Disney has announced that it’s shutting down some operations as Hurricane Ian approaches Florida.
“Walt Disney World Resort is preparing for necessary operational adjustments based on the latest information from the National Weather Service,” the company said in a statement posted to its site.
The water park Blizzard Beach is currently closed and another water park, Typhoon Lagoon, will close temporarily on Wednesday and Thursday.
The Fort Wilderness Resort & Campground, Copper Creek Cabins at Disney’s Wilderness Lodge, Treehouse Villas at Disney’s Saratoga Springs Resort & Spa and the Bungalows at Disney’s Polynesian Village Resort will temporarily close from Wednesday until Friday due to the weather, Disney said.
“We are contacting guests with current and upcoming reservations,” it noted.
“Walt Disney World theme parks are currently operating under normal conditions,” the company added but urged potential visitors to “please continue to monitor news outlets for the latest weather information”.
“Winter Summerland Miniature Golf and Fantasia Gardens Miniature Golf will also temporarily close Wednesday, Sept 28 and Thursday, Sept 29,” Disney also said.
The company told visitors that they “will not enforce cancelation policies until further notice for dining and other experiences like Savi’s Workshop and Bibbidi Bobbidi Boutique”.
The company said that “performances of Hoop-Dee-Doo Musical Revue have been canceled Sept 28-30 in light of the temporary closure of Disney’s Fort Wilderness Resort & Campground. Guests with pre-paid reservations will be automatically canceled and refunded”.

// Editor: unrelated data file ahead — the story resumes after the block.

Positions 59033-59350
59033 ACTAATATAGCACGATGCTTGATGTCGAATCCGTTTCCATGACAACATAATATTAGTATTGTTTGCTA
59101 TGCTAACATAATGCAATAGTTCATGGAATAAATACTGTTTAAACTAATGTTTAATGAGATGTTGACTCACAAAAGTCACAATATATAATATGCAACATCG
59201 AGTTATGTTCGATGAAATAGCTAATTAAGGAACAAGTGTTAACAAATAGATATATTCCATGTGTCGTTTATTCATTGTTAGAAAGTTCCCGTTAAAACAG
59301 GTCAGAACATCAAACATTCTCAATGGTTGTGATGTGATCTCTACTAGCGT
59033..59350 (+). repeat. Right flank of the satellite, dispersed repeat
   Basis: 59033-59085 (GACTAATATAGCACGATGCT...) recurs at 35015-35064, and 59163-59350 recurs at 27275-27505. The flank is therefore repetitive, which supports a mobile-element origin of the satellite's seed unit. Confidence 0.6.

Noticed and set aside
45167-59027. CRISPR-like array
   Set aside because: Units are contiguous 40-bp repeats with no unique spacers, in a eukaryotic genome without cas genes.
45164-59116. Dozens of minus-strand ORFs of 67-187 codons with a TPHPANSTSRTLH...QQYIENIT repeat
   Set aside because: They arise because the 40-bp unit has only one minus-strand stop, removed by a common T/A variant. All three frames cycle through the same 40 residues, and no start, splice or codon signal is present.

Disney Springs, the shopping complex in Lake Buena Vista, is “operating under normal conditions” at this time.
“Please note that all reopening timelines are tentative, and subject to safety conditions,” the company said.
The hurricane’s path is projected to potentially strike the Walt Disney World Resort and the Universal Orlando Resort in Central Florida.
“Residents in Florida should ensure they have their hurricane plan in place, follow any advice given by local officials, and closely monitor updates to the forecast,” the centre said.
Floridians worked frantically to get sandbags in place and stock up on supplies on Monday as the state prepared for the impact of Hurricane Ian, including torrential rains, strong winds able to do damage to homes and businesses, and a boost in the stormy conditions later this week, Reuters reported.
Stores saw shelves of water and household goods quickly emptied as schools around Tampa and the northwestern parts of Florida cancelled their classes until at least Thursday.
The projected path of Hurricane Ian also led to NASA removing its Artemis 1 moon rocket from the launchpad for the third time.
Jose Lugo, a Central Florida resident, told WFTV9 that he filled up sandbags at a park in the area several times over the weekend.
“It’s better to be prepared than sorry later,” he told the local outlet.
Forecasters have cautioned that the storm could damage or destroy buildings as well as prompt power outages this week as the rain may flood areas and leave streets underwater.
“This is a really big storm,” the state’s Republican Governor Ron DeSantis said during a press conference on Monday morning, adding that both coasts of the state could be impacted.
“Remain calm. There’s no need to panic,” he added, according to Reuters.
“Hurricane & Tropical Storm Warnings for Ian are in effect for much of the west coast of Florida. Preparations to protect life and property should be rushed to completion. Today is your last day to prepare and follow evacuation orders from local officials,” the National Hurricane Center tweeted on Tuesday.
“Heavy rainfall from Hurricane Ian will spread across Florida during the next couple of days. There is a moderate risk of excessive rainfall across much of the Florida peninsula, and significant flooding impacts are expected. Turn Around, Don’t Drown!” the centre added.